New York City construction spending is expected to rise 9% this year, to $30.7 billion, surpassing the $30-billion mark for the first time since 2008, a new New York Building Congress study shows. The increase is due largely to higher demand for luxury housing, ongoing work at the World Trade Center and continued public infrastructure investment, according to the New York City Construction Outlook 2012-2014 study.
Overall construction spending increased about 22% since hitting a post-recession low of $25.2 billion in 2010. Construction activity will remain steady with 2013 projected spending of $30.2 billion and 2014 spending of $29.1 billion, says the study.
NYBC and consulting firm Urbanomics, New York, conducted the study, which incorporates reviews of private construction data as well as federal, state and city capital budgets and plans.
“The city’s construction industry has experienced a swift and rather remarkable resurgence,” says Richard Anderson, NYBC president. “From the recently topped 1 World Trade Center to the Second Avenue Subway below, New York’s private and public sector is investing heavily in its future.”
Non-residential construction spending is expected to reach an all-time high of $12.6 billion in 2012, up from $10.5 billion in 2011. However, the study predicts that spending in this sector will fall to $11.1 billion in 2013 and to $8.8 billion in 2014. It attributes the decline to the completion or winding down of some major projects including 1 and 4 WTC, 250 West 55th Street, Barclays Center, and the renovation of Madison Square Garden.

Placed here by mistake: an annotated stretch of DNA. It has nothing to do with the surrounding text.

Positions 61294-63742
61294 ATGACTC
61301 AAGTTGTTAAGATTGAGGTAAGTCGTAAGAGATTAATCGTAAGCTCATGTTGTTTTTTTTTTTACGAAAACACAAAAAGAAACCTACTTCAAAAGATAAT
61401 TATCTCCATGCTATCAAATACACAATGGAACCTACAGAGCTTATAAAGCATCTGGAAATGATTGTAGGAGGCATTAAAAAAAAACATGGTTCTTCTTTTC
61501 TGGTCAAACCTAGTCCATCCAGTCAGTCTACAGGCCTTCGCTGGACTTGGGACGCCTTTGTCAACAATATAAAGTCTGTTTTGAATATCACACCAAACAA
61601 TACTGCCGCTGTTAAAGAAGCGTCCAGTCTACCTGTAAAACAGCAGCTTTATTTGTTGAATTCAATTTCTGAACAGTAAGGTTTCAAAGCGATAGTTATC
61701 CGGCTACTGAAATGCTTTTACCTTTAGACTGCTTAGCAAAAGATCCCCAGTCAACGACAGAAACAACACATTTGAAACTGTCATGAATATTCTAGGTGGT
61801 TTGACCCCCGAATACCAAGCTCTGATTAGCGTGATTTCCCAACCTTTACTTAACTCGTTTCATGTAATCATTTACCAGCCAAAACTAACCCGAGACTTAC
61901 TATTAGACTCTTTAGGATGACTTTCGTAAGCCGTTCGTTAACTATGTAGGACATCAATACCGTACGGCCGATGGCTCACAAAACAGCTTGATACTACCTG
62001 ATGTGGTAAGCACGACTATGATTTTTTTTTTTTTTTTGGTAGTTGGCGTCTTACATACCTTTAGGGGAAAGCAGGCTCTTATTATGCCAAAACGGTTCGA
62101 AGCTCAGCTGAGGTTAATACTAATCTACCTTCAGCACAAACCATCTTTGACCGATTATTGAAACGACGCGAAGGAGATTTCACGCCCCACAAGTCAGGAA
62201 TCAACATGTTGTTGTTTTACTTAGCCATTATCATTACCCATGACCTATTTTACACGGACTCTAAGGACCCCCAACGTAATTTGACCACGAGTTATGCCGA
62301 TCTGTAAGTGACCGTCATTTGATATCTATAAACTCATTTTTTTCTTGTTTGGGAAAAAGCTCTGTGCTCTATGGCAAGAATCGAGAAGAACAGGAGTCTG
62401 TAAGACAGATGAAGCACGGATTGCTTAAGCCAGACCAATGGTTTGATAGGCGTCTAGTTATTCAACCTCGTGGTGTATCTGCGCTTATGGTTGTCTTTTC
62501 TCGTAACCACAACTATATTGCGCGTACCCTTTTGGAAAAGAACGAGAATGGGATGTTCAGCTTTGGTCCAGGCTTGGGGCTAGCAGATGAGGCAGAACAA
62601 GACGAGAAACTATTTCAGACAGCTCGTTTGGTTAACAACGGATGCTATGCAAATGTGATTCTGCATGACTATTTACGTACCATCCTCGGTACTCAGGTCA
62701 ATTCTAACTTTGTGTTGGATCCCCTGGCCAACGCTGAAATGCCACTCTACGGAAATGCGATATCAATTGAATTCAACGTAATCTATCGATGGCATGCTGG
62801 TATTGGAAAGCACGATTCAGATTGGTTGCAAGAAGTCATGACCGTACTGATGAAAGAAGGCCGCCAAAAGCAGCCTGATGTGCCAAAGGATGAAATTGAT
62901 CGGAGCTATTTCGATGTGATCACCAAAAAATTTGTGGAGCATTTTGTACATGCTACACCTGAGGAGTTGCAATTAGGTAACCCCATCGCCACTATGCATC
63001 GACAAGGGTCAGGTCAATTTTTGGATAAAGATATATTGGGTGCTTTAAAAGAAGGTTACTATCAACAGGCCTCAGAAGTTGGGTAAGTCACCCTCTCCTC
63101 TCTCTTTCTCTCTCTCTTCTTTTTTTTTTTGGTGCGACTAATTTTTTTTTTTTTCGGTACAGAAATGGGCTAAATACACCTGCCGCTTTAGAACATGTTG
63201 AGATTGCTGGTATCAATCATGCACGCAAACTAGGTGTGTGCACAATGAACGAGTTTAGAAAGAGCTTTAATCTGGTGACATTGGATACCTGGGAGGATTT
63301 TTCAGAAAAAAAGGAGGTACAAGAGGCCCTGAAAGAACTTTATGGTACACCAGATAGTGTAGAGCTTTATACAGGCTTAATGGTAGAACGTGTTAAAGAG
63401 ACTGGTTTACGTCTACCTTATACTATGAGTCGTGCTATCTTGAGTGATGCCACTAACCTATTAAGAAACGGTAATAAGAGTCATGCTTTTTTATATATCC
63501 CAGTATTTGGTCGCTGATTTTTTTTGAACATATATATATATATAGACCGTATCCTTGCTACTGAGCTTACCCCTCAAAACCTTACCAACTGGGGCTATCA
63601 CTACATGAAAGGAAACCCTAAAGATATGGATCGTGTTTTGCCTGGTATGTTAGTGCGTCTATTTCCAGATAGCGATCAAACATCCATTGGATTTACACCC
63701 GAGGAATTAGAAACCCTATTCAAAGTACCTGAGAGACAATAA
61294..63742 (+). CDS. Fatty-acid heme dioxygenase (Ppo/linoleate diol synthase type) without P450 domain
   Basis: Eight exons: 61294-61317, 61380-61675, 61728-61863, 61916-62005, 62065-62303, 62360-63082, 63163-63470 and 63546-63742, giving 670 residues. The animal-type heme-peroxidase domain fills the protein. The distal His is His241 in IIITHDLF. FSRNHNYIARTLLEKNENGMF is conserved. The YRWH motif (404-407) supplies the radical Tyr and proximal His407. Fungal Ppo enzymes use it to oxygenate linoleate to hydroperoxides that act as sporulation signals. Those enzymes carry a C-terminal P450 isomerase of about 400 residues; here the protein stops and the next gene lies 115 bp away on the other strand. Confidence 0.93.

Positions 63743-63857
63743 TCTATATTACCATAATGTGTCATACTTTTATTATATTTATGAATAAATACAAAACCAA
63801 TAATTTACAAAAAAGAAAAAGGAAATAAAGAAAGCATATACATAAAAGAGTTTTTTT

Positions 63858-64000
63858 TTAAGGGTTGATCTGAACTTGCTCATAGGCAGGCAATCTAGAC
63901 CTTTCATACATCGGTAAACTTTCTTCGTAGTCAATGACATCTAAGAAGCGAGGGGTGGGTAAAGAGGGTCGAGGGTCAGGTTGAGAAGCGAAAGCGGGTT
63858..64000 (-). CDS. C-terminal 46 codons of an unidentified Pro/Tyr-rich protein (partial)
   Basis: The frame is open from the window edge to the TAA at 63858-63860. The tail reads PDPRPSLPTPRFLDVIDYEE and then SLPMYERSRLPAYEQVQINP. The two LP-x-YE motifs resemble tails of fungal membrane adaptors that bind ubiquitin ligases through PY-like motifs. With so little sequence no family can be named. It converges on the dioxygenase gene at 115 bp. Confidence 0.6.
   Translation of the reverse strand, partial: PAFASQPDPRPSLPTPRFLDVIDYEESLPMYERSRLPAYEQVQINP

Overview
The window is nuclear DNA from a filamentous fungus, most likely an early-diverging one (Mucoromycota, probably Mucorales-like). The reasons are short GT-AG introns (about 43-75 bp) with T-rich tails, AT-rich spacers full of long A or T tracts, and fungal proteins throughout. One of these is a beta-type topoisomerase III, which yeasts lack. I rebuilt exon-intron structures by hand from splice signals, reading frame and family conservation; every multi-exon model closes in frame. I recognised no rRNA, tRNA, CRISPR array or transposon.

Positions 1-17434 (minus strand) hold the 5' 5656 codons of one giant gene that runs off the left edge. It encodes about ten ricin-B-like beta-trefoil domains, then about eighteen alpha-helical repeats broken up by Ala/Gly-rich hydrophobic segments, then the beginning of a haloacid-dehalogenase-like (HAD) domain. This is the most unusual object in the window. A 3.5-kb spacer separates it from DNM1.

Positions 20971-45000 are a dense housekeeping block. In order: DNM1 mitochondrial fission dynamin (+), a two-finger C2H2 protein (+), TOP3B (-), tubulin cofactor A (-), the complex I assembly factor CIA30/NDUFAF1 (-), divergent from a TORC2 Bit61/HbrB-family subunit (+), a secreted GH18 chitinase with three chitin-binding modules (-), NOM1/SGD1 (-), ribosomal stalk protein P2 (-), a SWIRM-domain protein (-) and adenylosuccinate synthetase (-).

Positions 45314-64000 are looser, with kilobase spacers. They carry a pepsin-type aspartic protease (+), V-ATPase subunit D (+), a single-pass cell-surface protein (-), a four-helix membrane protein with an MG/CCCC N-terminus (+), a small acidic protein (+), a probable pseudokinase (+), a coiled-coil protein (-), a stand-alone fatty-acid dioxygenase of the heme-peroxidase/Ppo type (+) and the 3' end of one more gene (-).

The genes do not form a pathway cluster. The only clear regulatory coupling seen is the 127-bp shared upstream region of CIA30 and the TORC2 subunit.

However, Anderson is optimistic about the long-term future for the non-residential sector once the economy recovers. He says that about 20 million sq ft of new office towers are now “shovel-ready.” The city is also “on the verge of a decades-long building boom in higher education, led by Columbia, New York University and Cornell,” he adds.
Spending in the residential sector is expected to bump up 2% to $3.2 billion this year, and climb to $4.2 billion in 2013 and $5.3 billion in 2014. But, despite the upswing, spending in this sector remains well below its 2006 and 2007 peak when it surpassed $6 billion, NYBC says.
“Looking ahead, we are concerned about the prospect of declining government investment beyond the forecast period,” Anderson says. “The city’s Office of Management and Budget is currently projecting that construction and design commitments will be cut in half between the current fiscal year and fiscal 2015. And there are similar questions regarding the next Metropolitan Transportation Authority capital plan, which starts in 2015.” He says that much of the funding under MTA’s current five-year plan was achieved through increased borrowing, and “it is unlikely that current levels of investment can be achieved without new sources of dedicated revenue.”
Government construction spending is expected to remain flat with last year, reaching only $14.9 billion, up from $14.6 billion in 2011. NYBC expects only a slight increase next year to $14.9 billion and a rise to $15 billion in 2014. These figures are based on a review of agency budgets and commitments including the MTA, which is expected to invest about $3.7 billion in the city’s transit system between 2012 and 2014, NYBC says.
Meanwhile, construction employment remains on the decline. The study forecast 110,800 jobs in 2012, the lowest level of overall industry employment since 1998 and down from 111,500 jobs in 2011.